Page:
Discover the Universe
First Image of a Black Hole
Recently the first picture of a black hole has been taken; this is big news! Although this image represents significant scientific breakthroughs, it can be difficult to understand the importance of this bright and fuzzy “doughnut”. Here’s some information to help you share this information with your students.
The first thing we need to understand is that this is a radio image: the signal was picked up by radio telescopes. The colours are therefore false, although the brilliance represents the intensity of the signal (the brighter it is, the stronger the radio signal). Astronomers use radio telescopes to study many objects in the universe. It’s a common misconception that we pick up sound with radio telescopes, but radio waves are not sound waves. Radio waves are a type of light with different wavelengths, making them invisible to the eye.
What exactly are we seeing in the image? The radio waves that form the “doughnut” were diverted by the presence of the black hole in the centre. The black region, therefore, represents where the black hole is located, although the black center on the image is larger than the black hole itself.
Top 5 reasons why this image is important:
1. Black Holes are Fascinating!
Black holes are objects with extreme density: a lot of mass in a very little space. Because of this, they have such intense gravity that nothing can escape, not even light. That’s why we call them black holes, and why we can’t see them without this new method.
2. We Knew They Existed, but We Had Never Seen Them Directly
Einstein first predicted the existence of black holes more than 100 years ago. We knew they existed, but all observations so far were indirect: we couldn’t see them but we could see the effects of their presence thanks to their immense gravity. For example, we could see stars in very tight orbits around nothing. We could then conclude that this “nothing” was a black hole. April 10, 2019, is the first time humanity has seen a black hole directly!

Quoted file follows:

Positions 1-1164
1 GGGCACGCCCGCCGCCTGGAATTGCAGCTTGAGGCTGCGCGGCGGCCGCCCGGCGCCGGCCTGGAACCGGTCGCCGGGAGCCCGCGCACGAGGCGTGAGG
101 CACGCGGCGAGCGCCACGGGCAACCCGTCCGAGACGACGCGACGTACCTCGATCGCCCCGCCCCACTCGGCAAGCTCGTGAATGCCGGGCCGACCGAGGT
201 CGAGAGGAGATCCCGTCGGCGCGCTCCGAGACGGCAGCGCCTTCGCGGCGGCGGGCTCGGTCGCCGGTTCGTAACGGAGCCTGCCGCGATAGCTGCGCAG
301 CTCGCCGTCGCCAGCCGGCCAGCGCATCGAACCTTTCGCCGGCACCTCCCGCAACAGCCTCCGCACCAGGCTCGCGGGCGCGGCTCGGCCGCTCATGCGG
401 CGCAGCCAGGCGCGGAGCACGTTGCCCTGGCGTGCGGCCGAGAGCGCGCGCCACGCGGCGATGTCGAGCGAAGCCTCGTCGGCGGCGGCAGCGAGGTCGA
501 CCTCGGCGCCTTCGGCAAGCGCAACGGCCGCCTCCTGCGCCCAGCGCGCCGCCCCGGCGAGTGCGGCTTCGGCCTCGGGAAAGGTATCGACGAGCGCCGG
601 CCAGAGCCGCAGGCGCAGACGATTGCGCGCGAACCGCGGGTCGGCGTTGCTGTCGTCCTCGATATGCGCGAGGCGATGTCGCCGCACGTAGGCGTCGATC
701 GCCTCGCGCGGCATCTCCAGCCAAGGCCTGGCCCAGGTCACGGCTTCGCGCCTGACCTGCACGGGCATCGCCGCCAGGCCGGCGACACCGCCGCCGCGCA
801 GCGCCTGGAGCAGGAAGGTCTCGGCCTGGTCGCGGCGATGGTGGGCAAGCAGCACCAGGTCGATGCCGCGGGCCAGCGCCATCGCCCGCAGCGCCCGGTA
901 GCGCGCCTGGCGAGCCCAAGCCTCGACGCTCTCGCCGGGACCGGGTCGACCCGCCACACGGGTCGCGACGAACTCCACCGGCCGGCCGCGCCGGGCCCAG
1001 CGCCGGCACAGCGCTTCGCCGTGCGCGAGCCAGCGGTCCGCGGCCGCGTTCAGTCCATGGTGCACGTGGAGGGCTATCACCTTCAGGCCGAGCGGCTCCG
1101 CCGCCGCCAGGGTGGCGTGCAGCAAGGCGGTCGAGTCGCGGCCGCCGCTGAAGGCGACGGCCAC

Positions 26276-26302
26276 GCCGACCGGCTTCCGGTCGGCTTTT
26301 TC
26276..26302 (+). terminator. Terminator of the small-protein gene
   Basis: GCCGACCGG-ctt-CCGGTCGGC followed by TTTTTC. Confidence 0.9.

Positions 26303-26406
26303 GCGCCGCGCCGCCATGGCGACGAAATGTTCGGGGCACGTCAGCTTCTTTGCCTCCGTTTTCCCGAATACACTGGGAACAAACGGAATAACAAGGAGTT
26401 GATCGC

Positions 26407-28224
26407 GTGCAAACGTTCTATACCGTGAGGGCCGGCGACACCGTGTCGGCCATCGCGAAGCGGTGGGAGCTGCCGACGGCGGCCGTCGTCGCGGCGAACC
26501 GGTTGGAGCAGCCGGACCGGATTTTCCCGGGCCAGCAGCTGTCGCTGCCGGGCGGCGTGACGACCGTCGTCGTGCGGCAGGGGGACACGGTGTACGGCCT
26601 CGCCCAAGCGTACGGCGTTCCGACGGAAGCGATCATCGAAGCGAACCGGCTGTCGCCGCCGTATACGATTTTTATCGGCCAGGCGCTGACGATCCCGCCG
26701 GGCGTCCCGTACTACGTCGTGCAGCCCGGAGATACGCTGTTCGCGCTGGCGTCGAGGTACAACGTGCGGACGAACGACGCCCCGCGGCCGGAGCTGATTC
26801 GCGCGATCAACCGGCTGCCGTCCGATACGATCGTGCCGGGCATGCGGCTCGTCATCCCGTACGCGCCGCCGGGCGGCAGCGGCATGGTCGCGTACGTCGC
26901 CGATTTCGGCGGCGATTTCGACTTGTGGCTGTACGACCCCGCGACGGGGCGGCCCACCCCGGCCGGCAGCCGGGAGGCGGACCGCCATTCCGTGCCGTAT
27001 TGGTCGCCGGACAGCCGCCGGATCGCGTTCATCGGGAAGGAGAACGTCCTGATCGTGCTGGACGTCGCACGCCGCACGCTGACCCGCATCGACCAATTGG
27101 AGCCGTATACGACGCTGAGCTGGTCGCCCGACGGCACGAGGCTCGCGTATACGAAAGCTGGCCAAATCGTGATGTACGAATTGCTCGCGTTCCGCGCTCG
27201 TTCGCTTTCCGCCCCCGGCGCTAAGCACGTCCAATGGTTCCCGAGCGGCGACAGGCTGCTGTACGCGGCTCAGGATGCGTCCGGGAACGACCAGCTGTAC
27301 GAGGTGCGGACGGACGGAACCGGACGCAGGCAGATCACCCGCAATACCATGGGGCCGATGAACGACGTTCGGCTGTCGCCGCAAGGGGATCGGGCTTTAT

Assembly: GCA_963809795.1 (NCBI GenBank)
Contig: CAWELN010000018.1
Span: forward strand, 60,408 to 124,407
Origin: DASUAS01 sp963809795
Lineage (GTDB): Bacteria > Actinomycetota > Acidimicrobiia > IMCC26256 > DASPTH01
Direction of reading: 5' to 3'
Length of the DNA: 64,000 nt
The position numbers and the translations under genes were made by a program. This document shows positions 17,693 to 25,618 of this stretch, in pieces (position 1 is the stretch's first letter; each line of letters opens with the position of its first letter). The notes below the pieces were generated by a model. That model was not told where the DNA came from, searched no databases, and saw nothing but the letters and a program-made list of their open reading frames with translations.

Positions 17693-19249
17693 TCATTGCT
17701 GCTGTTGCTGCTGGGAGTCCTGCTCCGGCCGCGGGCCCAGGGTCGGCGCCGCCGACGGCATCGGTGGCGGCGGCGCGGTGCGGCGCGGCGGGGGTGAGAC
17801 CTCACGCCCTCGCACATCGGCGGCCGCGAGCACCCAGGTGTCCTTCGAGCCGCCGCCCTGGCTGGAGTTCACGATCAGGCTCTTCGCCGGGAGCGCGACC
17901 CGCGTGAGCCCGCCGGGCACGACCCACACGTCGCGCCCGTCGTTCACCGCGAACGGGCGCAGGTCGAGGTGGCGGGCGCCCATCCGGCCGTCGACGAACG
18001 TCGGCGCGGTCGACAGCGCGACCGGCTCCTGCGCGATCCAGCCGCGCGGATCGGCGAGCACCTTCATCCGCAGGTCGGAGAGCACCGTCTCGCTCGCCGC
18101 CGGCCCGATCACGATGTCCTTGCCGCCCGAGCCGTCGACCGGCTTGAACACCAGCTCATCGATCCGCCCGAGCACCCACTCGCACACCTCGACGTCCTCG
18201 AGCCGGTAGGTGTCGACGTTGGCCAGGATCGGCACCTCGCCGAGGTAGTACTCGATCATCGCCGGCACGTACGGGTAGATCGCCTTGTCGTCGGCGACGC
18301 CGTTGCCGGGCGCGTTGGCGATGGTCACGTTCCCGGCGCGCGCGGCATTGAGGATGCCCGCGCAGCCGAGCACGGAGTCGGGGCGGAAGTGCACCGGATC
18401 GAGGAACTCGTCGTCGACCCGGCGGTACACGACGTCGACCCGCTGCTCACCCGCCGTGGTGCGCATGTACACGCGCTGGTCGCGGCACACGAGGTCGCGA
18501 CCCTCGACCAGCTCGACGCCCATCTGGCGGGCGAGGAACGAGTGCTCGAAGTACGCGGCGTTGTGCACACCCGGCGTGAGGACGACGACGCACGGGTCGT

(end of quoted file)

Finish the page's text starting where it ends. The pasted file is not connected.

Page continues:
3. This Black Hole is Super-massive, Very Big, and Far Away!
The event horizon of the black hole pictured here is huge. It lies at the centre of the galaxy Messier 87, located more than 50 million light-years away from Earth. There is no danger to us! It contains the mass of more than 6 billion suns and the black part in the centre of the image is larger than our own solar system. It’s huge! We also know of smaller black holes which have a mass equivalent to a few suns smaller than the Earth.
4. It’s a Celebration of Human Ingenuity!
Obtaining this image was quite a challenge in itself! It took 8 radio telescopes, spread over 4 continents to succeed in getting it. By combining the light (radio waves in this case) from each of the radio telescopes, scientists manage to simulate an antenna as wide as the Earth! This allows us to obtain the precision needed to photograph the black hole; because it is quite far, it would appear very small in our sky. Combining light with radio telescopes is a process that requires expertise in science, mathematics, and programming.
5. We Are Capable of Great Things When We Work Together!
More than 200 scientists collaborated on this discovery! They come from various institutions around the world. It’s by collaborating and sharing everyone’s expertise that they have achieved this feat!
Do you or your students have astronomy questions but you can’t find the answers? Contact us! We will add information to this page!
Why did we take a picture of the black hole in a galaxy so far away instead of the black hole at the centre of our own galaxy?
The Supermassive at the centre of the Milky Way galaxy is also a target for the Event Horizon Telescope and scientists are working on it. However, the radio signals we receive from it are not as stable and vary continuously, making it harder to capture an image of the event horizon.
To Go Further
The black hole itself is infinitely small, we call it a singularity. However, we often talk about the size of the black hole by what scientists call the event horizon. This is the point of no return: anything that crosses the event horizon is forever a prisoner of the black hole. In the black hole photo, the black region in the centre, called shadow, is about 2.5 times larger than the black hole’s event horizon.
Blog article from a black hole expert, Dr Rachael Alexandroff from the University of Toronto
From the Perimeter Institute: Classroom activity and Posters for your classroom
From the European Southern Observatory: Press release with many multi-media resources